But worry not. Lava Man is in good hands, which include his one-armed former groom, Noe Garcia. Truth is, no horse will be having more fun than Lava Man back at the track, where he gets to be lord of all he surveys, sleek and sauntering, a reminder to everyone of just how good a racehorse can be. So let him have his quick, short workouts, his rich, nourishing feed, and his round-the-clock concierge service. If he makes it to a race, I will be pleasantly surprised. In the meantime, let Lava Man enjoy his personal fantasy camp.

Tawny Madison More than 1 year ago
It could be seen as a tremendous opportunity. Is stem-cell therapy making this old warrior well enough to race again? It is a very important question because the implications go so far. As for greed, I do not think so. In fact, any winnings are going to a racing rescue fund (CARMA).
andre lobanoff More than 1 year ago
leave the poor horse alone he has nothing to prove. his injury is command to the sythenic tracks,hate to see him get reinjured.the kentucky horse park has room
joanne More than 1 year ago
Now, 1 month later, he is at a clinic, for a check-up. My guess, is they will tell us, he is in the best shape of his life and SOON be entered in a race. They want to show what GREAT care they take of him. This breaks my heart! He is a CHAMPION, one of the most popular horses of all time! Why they risk his life, I will NEVER understand. He has NOTHING to prove! I wish him all the best, but this makes me so sad, for him.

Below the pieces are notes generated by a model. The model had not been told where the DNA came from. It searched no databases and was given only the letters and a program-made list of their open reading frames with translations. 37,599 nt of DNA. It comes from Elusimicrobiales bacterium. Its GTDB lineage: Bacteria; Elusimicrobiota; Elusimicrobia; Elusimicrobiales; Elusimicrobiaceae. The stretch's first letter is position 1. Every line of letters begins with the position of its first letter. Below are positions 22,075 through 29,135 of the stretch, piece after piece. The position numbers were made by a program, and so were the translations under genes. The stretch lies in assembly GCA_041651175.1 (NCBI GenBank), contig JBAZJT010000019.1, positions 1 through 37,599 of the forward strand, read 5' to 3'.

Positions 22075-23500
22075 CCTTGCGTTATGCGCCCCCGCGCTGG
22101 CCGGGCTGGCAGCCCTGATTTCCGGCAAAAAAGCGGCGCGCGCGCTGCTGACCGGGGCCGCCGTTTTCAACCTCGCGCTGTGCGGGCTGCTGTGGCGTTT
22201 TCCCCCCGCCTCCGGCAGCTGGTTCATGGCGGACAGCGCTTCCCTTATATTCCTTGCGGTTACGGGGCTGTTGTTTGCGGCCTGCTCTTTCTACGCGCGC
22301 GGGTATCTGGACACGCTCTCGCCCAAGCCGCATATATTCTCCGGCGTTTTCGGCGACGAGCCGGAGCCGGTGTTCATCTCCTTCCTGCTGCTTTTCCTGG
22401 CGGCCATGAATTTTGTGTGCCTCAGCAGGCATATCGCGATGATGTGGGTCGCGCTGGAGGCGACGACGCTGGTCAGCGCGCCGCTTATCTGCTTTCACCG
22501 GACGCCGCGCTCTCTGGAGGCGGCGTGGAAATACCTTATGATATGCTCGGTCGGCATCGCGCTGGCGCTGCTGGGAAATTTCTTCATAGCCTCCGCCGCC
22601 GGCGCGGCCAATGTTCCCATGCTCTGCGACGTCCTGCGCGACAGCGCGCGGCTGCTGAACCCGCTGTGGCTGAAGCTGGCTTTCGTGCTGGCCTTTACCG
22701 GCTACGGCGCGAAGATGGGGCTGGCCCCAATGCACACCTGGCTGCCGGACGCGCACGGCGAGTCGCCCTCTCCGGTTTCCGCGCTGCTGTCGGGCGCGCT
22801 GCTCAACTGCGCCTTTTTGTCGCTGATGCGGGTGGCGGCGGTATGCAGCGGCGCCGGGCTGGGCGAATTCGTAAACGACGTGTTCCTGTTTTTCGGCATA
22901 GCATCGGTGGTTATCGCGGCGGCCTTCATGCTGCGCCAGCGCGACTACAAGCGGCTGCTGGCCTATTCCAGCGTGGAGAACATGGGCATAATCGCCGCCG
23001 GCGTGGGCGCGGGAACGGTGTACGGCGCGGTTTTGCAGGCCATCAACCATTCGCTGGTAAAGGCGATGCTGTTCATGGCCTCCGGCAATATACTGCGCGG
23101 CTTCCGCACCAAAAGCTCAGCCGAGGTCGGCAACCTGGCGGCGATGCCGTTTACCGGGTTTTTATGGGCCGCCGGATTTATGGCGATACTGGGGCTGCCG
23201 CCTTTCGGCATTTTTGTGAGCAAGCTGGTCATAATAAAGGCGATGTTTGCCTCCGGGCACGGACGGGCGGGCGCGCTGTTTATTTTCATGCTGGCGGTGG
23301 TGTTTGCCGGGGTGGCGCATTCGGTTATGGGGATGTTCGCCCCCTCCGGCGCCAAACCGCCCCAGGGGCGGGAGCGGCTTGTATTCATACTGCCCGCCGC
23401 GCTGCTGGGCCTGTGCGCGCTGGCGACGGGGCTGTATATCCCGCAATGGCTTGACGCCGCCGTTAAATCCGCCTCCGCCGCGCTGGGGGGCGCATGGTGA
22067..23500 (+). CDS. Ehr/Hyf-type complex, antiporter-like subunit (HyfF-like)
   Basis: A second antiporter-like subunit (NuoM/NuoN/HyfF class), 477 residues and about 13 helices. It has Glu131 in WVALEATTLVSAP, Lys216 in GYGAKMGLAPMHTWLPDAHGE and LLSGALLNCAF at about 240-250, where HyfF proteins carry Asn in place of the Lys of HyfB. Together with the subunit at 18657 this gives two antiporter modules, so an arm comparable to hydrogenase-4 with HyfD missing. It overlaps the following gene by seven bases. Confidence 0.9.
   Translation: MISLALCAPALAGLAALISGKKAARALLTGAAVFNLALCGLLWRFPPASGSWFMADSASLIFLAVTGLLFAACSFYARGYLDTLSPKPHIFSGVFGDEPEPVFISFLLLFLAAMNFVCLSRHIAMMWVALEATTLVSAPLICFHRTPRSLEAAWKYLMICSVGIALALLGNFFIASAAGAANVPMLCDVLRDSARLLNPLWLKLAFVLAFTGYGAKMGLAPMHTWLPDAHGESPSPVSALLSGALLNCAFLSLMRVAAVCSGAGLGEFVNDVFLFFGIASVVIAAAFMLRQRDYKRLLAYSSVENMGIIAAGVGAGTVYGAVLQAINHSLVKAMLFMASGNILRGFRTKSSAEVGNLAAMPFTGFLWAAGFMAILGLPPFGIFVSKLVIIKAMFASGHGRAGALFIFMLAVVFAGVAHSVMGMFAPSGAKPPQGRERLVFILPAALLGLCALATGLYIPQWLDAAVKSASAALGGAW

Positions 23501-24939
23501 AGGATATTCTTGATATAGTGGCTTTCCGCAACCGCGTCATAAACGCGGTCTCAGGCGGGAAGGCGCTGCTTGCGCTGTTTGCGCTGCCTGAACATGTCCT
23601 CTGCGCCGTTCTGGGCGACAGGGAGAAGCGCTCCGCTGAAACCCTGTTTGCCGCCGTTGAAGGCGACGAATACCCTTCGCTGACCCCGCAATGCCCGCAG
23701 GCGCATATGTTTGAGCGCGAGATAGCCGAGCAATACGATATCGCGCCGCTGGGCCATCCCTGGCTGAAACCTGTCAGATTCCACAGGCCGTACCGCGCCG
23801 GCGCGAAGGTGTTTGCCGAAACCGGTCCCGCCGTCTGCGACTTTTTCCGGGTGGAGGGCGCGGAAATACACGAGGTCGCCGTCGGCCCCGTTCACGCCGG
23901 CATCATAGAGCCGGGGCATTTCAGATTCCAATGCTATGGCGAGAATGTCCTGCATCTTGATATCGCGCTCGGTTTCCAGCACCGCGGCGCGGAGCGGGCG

dan c More than 1 year ago
Ship East run him on DIRT and he will win Graded races again, the older division stinks all the good ones retire. He must have DIRT or he will break down and run up the track
jim More than 1 year ago
Jay, Imagine if Cali had set aside a race called the Lava Man...and Lava Man won it. Would that be a first?
allbutton More than 1 year ago
The line I liked best in your piece was "His form tapered badly with the advent of synthetic surfaces in Southern California." The whole industry has tapered badly since synthetics. Did you see Indian Blessing's last two races? How can this be the same horse? As Baffert said "Never again at Hollywood". It's time the industry quit letting PETA run their business before there's no business left.
Alex - UK More than 1 year ago
Hi All, Just found this excellent blog. I have fallen in love with US Horse racing and watch each night from the UK and have recorded my results through my blog. Love the way in the US the riders just go for it, when compared with some of the longer racing here in the UK they sit tight and then just have a race for the last furlong. Rachel Alexandra is my fav. Regards Alex
Cate More than 1 year ago
I feel that this horse won enough money for the greedy owners & why would you risk injury to this horse ?
C More than 1 year ago
"Thoroughbreds love to run, live a relativily sumptious life style equine speaking. They are pampered daily, workout about 2 minutes a day are hand walked, groomed and fed the best feed in the world." What? Sorry, but if horses had their choice, they wouldn't be confined to stalls for 23 hours a day. Let's not get carried away with the glorious lifestyle stuff.
David R More than 1 year ago
The only problem with Lava Man's comeback is the talk about him racing exclusively in Grade I competition. There is no way he will be competitive at that level. Maybe a restricted Cal. stakes race or a soft listed stakes, but that's about it.